Don’t Stand So Close To Me

Mao, Stalin, and Khrushchev (1949)


Great friends can always become great enemies. In the past when Joseph Stalin was ruling the Soviet Union, the Peoples Republic of China was a great ally as they both wanted to increase the sphere of communist control and diminish the Western capitalist influence. However, after Stalin’s death and borders became settled, this friendship slowly turned sour. As is the case with many things, being in close proximity to something else can cause tension and eventually a conflict.

2,738 Mi long border of Soviet Union and Peoples Republic of China
2,738 Mi long border of Soviet Union and Peoples Republic of China

As both nations were going through severe social and political changes with the Soviet Union undergoing the Thaw, the People Republic of China undergoing their Cultural Revolution, tensions were high among the two neighbors. In the past the Soviet Union aided the Chinese in becoming more industrialized and trying to earn a close ally against the West. However as time dragged on and changes occurred these friends became enemies. The center of the Sino-Soviet border conflict occurred at  the Damanskii Island.

Chinese Guards Defend border against Soviet Forces
Chinese Guards Defend border against Soviet Forces

On March 2nd, 1969 Chinese soldiers ambushed a Soviet border patrol on the Damanskii Island. The resulting ambush sent a rippling effect of skirmishes across the border. Consequently to the attacks approximately 59 Soviets died along with 94 others wounded. An unknown amount of Chinese were killed or harmed in the attack. A war of words soon ensued containing nuclear threats by the Soviets and the Chinese denounced the “peaceful coexistence” to the Soviet Union.


After the Soviets threatened to use nuclear weapons as a means to end the border dispute, tensions slowly died down. Eventually border talks were conducted and the fighting stopped. However, emotions still flared as the Chinese were fed up with soviet intervention in their homeland. Soviets however had a different mindset. Soviet statesman Mikhail Suslov had this to say about Soviet relations to the Chinese:

“Despite the openly hostile actions of the CPC leadership, our country, conscientiously fulfilling its earlier commitments, even now continues to assist China in the construction of 80 industrial enterprises, and engineering and technical workers, scientists and students from the CPR are undergoing production practice and instruction in the USSR as before.”

Nixon meets with Brezhnev
Nixon meets with Brezhnev
Nixon meets Mao
Nixon meets Mao

Personally I believe the best way to understand an argument is to get the viewpoint from a third party. During this border crisis, the United States of America was keeping a very close eye on the conflict. The USA wanted to contain communist influence but also did not want a nuclear war to erupt as this would eventually cause worldwide devastation. In a document posted by the U.S. State Department, Bureau of Intelligence and Research, the United States as a third party allows for an alternate view of the conflict. Here the United states claims that it believes the Soviets intentions are to defend its land by increasing patrols because a sudden breakdown of the Chinese nation or increased aggressiveness by the Chinese will threaten Soviet security. They also believe the Soviets have no intent to invade China. However, on the other hand, the United States could not pinpoint what exactly the Chinese were trying to gain from this border dispute. The U.S notes that the Chinese intended on distancing themselves from the Soviets through the use of propaganda and that if the Soviets persist, “counter-blows” will be made. Inside this document Mao was quoted saying this:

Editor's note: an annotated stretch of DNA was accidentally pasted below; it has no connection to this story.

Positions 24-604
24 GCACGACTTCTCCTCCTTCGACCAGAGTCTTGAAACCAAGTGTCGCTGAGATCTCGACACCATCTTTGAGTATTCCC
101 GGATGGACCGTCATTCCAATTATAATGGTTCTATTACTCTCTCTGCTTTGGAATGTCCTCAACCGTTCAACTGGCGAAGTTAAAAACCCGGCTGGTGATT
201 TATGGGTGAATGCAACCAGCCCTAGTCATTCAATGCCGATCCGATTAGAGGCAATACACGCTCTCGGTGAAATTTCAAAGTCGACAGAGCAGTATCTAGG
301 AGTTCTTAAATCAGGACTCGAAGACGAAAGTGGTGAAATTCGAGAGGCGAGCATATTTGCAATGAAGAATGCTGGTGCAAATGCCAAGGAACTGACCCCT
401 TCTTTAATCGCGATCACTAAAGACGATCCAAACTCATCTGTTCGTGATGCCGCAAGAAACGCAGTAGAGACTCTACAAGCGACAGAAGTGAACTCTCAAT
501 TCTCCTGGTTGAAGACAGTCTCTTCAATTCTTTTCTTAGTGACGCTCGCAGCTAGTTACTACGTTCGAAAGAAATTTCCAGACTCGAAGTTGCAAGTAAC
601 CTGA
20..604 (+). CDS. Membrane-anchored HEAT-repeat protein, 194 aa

“Once attacked we must never fail to return the blow.”

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I think in hindsight, the breakdown or relations between he Soviets and the Chinese dealt a great blow to the spread of communism around the world. If they had worked together, the Soviet Union probably would have been successful in many more conflicts around the globe. I also think its ironic how the USSR viewed themselves as the greater and more powerful communist country, but communist China is still around today, while the soviets are not.

A. Nelson

I love the analytical framework of this post, and applaud your decision to use the US as a “third-perspective” on the 1969 incident. Of course the US had its own geopolitical agenda, but triangulating the crisis like this — and using the primary documents you found, offers wonderful insight on the crisis. This post makes a terrific sequel to Anna’s earlier discussion of the Sino-Soviet relationship:


It would easily have turned the tide of history against the US had the Soviet Union and China worked together and been able to bond over their common political orientation. These are both incredible super powers and combined, their economic force would likely have been able to overwhelm the United States which struggled to overpower the USSR alone. Had they stayed together there would be a very different history currently.

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